SPSS: "Weight cases" by multiple factors, by taking the product of weights?

My understanding is that a sample can be adjusted based on a known population using the "Weight Cases" function in SPSS. What is the proper procedure for weighting by multiple factors? Let's say I have WEIGHT_SEX and WEIGHT_ETHNICITY. Can I compute a WEIGHT_COMPOSITE by taking their product? Are there any downsides to doing this that I should be aware of?

• What is weight in your case? Is it frequency weight (the weight value shows how much times the row of data is counted)? SPSS command WEIGHT is this frequency weighting. Jul 25, 2013 at 7:47
• You can use the Spinnaker weighting tool for multivariate weighting. See spinnakerresearch.nl
– user59533
Oct 29, 2014 at 0:59

Base SPSS isn't very deft at handling sampling weights. See this website for some details on weighting (including caveats on SPSS): http://www.ats.ucla.edu/stat/spss/faq/weights.htm

Weight cases in SPSS treats each line as representative of a certain number of observed samples. (e.g. if you assign a weight of 100 to a particular line (case), then that line will be treated as 100 replicated observations of the information in that line.) This means that your sampling inferences will be based on a sample size that is too large -- and hence the calculations that follow will have too great a precision. As an example:

You might have 100 observations that you think are representative of 10,000 people in the population. The sampling properties of your statistics are driven by the 100 observations in your sample. Using weight cases would make SPSS think that your sample actually consisted of 10,000 cases, and thus statistical inference (in terms of standard errors, confidence intervals, hypothesis tests) would be wildly over-optimistic.

The proper procedure would be to first create a new categorical variable which will be the intersection of sex & ethnicity (i.e., it will have categories white-male, white-female, africanamerican-male, africanamerican-female, etc.).

Then one has to identify the weights for each of the categories (i.e., sub populations/strata) identified by the new variable.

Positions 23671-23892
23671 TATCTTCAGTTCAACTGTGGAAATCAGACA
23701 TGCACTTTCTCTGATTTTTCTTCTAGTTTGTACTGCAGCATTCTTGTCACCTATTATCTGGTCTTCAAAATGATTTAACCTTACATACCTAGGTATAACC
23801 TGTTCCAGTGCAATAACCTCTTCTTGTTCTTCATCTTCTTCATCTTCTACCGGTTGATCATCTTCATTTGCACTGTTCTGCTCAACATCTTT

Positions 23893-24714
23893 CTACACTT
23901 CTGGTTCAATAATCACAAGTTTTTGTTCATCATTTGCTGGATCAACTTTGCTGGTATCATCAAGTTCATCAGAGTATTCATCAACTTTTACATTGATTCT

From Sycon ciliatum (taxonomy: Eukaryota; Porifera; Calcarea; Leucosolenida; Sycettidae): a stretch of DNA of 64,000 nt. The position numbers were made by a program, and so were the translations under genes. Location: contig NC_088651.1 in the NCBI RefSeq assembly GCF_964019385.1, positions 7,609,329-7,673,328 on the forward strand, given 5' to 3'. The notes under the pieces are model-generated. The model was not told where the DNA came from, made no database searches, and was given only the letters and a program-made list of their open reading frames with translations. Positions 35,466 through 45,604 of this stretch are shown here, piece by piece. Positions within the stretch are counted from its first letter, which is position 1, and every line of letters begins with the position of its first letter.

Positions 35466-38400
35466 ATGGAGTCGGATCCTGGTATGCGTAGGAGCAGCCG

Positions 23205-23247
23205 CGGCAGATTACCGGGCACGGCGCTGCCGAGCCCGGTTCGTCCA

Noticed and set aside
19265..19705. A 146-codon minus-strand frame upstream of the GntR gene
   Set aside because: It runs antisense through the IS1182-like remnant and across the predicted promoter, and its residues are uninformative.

This may or may not be the same as the products of the weight variables (most likely not).

@James Stanley makes an important point. The issue is not necessarily of SPSS, rather how the weighting is used. A way to deal with that issue is to "re-base the weight variable to the sample size". That is to assign weights such that the weighted total sample size is equal to (very close to) the unweighted sample size. This can be achieved by computing the weight for the category to be the population proportion for the category divided by the sample proportion for the category. That is, suppose there are $n_i$ observations from $k$ sub-populations, adding to a total sample size of $n$. Suppose you know that the population proportion for that category is $p_i$. Then, the weight for that category is $w_i = p_i /(n_i/n)$. This will give the total weighted sample size to be $$\sum_{i=1}^kn_i \, w_i =\sum_{i=1}^kn_i \frac{p_i}{n_i/n} = n\sum_{i=1}^kp_i = n.$$

In computation the total weighted sample size under this approach will only be approximately equal to because of rounding issues.

Survey sample weighting is a complicated matter. There are different types of weights and how they should be handled. For example, SPSS may not be able to handle replicate weights.

If you need a multidimensional correction for representativeness, you might want to use the SPSSINC RAKE extension command. It computes weights matching specified marginals in up to 10 dimensions. You can get it from the SPSS Community website at www.ibm.com/developerworks/spssdevcentral. It requires the Python Essentials, which are also available via that site and the Advanced Statistics module. The latter is needed because RAKE uses GENLOG to fit a loglinear model as part of the process.

If you have a complex samples design, though, you should use the procedures in the Complex Samples option.